LTE Broadcast for TV distribution | Ericsson Research Blog

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LTE Broadcast for TV distribution

We believe LTE will play a major role in TV distribution in the near future. LTE can give service providers the flexibility to alter between broadcast and unicast, depending on how many people want to watch at a particular time. This way, they can offer consumers personalized mobile TV with good quality in an efficient way.

Ericsson’s latest Mobility Report predicts that by 2019, the annual video traffic in mobile networks will grow by around 55 percent, as consumer’s desire for “TV Anywhere” and “TV Anytime” is at an all-time high. On the other hand, terrestrial TV, is rapidly losing market share to Direct-To-Home (DTH) TV, Cable and fixed BB.

Terrestrial TV is today delivered by means of broadcasting, whereas Mobile TV and other mobile video is delivered via cellular networks using unicasting where each user is served by a separate video stream. Broadcasting a TV program is more spectrally efficient than unicasting only if the number of receivers simultaneously interested in a TV program exceeds a threshold within a geographic area. For Germany, the threshold is a viewing share of about 1-4%, calculated for a dense urban area. There are only about 10 programs, within an average yearly viewing share, above this threshold [1]. This means that nowadays, continuous broadcasting in a cellular deployment appears to be efficient only for a small part of TV content. In the case of dynamic, on-demand broadcasting, the number of broadcast streams at any point in time can be even lower. Therefore, a flexible system, such as LTE, is essential.

Overview of LTE Broadcast

LTE Broadcast is an integral part of a mobile communication infrastructure, which is built to support broadcast and unicast communication. With LTE Broadcast, the same system is capable of establishing communication channels for interactivity as well as unidirectional broadcast channels. If there is only low interest in a certain part of the network, the infrastructure can stop the broadcast and reuse the resources for unicast communication. The system is highly adaptive and uses broadcast only during times and in areas where the interest in the content is sufficiently high. Ericsson is convinced that such flexibility is key for efficient TV distribution.

Support for Multimedia Broadcast/Multicast Service (MBMS) has been standardized by 3GPP. MBMS for LTE was standardized in 3GPP Release 9 and is often called eMBMS. eMBMS traffic is time multiplexed with unicast traffic, which can be used to enable interactivity for broadcast services or upcoming “Hybrid-Digital-TV” services.

Content can be protected on the application layer using standardized encryption methods. Conversely, as eMBMS does not make use of the LTE specific ciphering, it is possible to receive LTE Broadcast services without having a SIM card if the device supports this. This facilitates anonymous and free-to-air reception.

We believe that an optimal LTE Broadcast solution for video distribution addressing all layers is to combine eMBMS with DASH (Dynamic Adaptive Streaming using HTTP) and HEVC (High Efficiency Video Codec, ITU-T H.265).

eMBMS, in a multi-cell deployment, uses a single-frequency network (SFN) configuration, establishing a so called MBSFN. Cells in an MBSFN area have to be tightly time synchronized. The signal parameters are suitable for cellular MBSFN operation. However, in order to be able to use eMBMS for an MBSFN from existing High Power High Tower, (HPHT) TV stations new transmit signal variants would be required, which would have to be standardized. Unfortunately, these signals are inherently more difficult to receive by mobile receivers.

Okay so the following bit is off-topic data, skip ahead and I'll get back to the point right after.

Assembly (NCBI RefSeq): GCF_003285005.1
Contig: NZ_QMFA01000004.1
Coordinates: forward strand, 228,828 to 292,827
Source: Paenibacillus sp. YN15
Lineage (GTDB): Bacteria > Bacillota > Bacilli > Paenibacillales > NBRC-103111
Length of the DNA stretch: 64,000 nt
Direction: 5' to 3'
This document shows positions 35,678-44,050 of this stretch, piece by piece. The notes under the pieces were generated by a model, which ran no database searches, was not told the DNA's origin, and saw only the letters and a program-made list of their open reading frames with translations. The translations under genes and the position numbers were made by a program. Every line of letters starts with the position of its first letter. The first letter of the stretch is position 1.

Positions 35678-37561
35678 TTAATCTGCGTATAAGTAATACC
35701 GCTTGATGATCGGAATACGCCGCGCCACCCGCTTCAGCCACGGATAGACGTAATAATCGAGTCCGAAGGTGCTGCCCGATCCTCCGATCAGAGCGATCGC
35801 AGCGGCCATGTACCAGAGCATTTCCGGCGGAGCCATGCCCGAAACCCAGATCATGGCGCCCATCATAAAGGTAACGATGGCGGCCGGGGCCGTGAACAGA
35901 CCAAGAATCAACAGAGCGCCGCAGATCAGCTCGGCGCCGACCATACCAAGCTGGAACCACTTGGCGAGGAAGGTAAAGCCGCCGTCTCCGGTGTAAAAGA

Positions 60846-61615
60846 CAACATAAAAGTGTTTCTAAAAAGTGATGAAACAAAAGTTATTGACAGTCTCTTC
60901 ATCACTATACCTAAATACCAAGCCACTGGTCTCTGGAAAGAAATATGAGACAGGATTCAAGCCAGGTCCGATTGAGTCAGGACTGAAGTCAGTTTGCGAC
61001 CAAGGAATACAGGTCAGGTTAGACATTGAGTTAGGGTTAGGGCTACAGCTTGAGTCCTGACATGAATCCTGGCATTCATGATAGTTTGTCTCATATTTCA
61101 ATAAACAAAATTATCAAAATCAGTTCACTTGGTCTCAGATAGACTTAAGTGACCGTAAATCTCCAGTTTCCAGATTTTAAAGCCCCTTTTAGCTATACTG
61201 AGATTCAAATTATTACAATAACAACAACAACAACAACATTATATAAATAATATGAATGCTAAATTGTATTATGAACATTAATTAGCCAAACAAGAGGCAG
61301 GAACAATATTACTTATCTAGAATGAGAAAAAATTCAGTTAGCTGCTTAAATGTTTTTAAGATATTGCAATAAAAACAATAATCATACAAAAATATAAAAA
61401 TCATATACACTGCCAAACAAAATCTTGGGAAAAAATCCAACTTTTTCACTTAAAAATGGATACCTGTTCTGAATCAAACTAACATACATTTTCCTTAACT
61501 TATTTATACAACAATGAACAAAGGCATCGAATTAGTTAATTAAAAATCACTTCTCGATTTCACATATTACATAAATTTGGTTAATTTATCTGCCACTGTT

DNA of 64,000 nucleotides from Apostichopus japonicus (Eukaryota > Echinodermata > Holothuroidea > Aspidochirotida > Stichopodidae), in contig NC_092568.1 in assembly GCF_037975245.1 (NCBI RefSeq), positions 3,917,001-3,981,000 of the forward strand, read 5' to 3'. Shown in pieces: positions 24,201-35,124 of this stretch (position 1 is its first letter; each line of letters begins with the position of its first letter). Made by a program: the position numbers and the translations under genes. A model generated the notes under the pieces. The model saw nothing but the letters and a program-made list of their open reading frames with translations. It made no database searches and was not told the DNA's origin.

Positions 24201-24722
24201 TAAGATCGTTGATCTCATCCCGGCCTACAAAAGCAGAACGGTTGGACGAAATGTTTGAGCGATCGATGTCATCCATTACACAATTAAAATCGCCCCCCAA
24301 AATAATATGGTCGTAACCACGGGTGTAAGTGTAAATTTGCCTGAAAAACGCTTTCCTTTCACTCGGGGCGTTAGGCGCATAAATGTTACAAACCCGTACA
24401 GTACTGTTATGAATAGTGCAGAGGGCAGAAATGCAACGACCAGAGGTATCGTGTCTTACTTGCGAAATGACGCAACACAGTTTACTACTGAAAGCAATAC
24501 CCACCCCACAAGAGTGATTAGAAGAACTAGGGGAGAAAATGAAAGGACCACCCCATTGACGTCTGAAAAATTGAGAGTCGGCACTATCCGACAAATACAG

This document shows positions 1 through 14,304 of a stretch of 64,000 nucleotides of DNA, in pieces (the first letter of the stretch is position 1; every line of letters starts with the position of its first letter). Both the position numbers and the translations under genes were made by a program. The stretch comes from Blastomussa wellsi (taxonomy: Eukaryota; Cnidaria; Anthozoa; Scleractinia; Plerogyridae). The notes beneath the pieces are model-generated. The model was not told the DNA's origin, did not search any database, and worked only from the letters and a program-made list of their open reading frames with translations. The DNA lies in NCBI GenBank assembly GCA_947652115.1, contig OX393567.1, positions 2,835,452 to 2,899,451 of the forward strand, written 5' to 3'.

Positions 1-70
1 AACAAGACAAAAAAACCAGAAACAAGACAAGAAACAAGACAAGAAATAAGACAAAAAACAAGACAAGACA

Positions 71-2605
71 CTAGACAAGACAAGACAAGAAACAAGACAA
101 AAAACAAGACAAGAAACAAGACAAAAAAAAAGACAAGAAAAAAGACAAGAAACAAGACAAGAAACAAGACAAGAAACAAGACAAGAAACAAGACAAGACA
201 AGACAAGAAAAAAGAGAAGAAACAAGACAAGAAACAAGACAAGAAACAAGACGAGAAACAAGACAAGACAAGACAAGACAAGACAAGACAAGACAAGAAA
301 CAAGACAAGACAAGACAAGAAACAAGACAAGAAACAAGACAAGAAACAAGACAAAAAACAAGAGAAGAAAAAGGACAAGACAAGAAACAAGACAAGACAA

Another issue of TV stations is their large separation distance together with regulatory transmit power limitation, which results in low received signal strength for mobile receivers without external antenna, in particular indoors. A likely consequence would be that HPHT transmission continues to focus on stationary reception with external antennas. Ericsson Research has together with Qualcomm outlined LTE based solutions as part of a joint proposal to the call for proposals for the ATSC3.0 standard. In North America the ATSC (Advanced Television Standardization Committee) is working on a next generation TV broadcasting standard. Currently discussions are ongoing on the scenarios that are typical for mobile and portable broadcast reception.

LTE Broadcast Cologne study

To illustrate the use of LTE broadcast we have analyzed the service reception probability for TV broadcasting using eMBMS [1]. For this purpose the site of one of the existing 3G networks around Cologne, Germany, have been assumed to be upgraded to LTE, including eMBMS. In this example, we have used a transmission mode for eMBMS that yields similar spectral efficiency (2.8b/s/Hz) as DVB-T2 as currently being discussed for Germany. Figure X shows a map of the area with the polygons served by each site colored according to the service probability, assuming indoor reception. In the center 10 km radius where most of the population lives, the service probability from all sites is above 95%. In the ring between 10 km and 20 km the probability decreases, network density is smaller here, but still 93% of the sites provide service probability better than 95%.

LTE Broadcast coverage map using a transmission mode to achieve a similar spectral efficiency as DVB-T2 as being considered for Germany.

LTE Broadcast coverage map using a transmission mode to achieve a similar spectral efficiency as DVB-T2 as being considered for Germany.

Joerg Huschke, Ericsson Research

[1] J. Huschke: LTE Broadcasting for TV distribution; IBC 2013; 15. Sept 2013

For more information: LTE Broadcast: A Revenue Enabler In the Mobile Media Era